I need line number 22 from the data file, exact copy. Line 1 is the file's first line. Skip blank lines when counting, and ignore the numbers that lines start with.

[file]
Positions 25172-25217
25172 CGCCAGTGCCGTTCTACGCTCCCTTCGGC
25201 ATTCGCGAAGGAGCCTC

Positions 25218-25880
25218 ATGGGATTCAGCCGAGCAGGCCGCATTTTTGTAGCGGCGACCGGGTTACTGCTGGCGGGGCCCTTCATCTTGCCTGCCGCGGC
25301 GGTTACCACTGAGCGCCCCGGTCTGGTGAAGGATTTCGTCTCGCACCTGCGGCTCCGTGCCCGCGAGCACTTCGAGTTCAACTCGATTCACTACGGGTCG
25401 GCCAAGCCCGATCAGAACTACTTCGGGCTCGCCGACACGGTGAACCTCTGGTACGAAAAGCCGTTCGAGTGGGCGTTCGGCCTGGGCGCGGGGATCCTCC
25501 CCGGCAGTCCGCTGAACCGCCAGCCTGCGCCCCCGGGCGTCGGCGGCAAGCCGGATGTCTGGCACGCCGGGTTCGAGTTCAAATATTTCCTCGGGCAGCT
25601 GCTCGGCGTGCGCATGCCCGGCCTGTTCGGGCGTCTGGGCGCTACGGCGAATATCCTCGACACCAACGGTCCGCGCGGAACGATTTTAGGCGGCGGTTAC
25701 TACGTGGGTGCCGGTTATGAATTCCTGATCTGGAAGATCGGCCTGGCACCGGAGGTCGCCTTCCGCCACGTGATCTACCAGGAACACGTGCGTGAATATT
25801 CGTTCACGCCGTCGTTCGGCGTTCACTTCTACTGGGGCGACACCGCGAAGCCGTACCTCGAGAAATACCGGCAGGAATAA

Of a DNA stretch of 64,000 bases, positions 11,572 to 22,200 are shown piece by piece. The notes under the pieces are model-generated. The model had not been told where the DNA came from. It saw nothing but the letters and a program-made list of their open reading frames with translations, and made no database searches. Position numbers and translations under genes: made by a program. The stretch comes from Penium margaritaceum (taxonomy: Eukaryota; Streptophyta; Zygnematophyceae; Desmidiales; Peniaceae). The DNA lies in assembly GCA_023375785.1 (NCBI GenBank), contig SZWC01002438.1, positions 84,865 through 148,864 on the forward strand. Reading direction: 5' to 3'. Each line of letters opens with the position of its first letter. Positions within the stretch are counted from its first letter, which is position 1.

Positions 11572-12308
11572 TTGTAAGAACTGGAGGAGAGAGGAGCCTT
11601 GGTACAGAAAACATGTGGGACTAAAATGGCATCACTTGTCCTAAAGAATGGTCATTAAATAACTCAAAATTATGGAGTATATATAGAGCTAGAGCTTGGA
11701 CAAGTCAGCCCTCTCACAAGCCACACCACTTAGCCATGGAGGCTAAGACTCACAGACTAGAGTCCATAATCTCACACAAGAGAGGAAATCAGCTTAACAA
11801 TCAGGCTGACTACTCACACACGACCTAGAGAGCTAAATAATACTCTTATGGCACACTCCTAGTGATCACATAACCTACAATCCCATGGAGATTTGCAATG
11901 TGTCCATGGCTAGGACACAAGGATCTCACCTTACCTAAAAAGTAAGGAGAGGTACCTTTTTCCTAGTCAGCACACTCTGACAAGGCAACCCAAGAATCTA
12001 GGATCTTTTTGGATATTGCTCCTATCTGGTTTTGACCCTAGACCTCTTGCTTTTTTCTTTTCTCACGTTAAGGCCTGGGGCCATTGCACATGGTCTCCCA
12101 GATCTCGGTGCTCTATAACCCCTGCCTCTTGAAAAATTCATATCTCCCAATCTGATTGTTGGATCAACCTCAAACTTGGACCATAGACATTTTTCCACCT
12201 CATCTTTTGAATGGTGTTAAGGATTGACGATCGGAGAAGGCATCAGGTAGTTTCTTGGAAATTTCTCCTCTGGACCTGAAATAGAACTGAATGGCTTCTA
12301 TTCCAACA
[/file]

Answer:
12301 TTCCAACA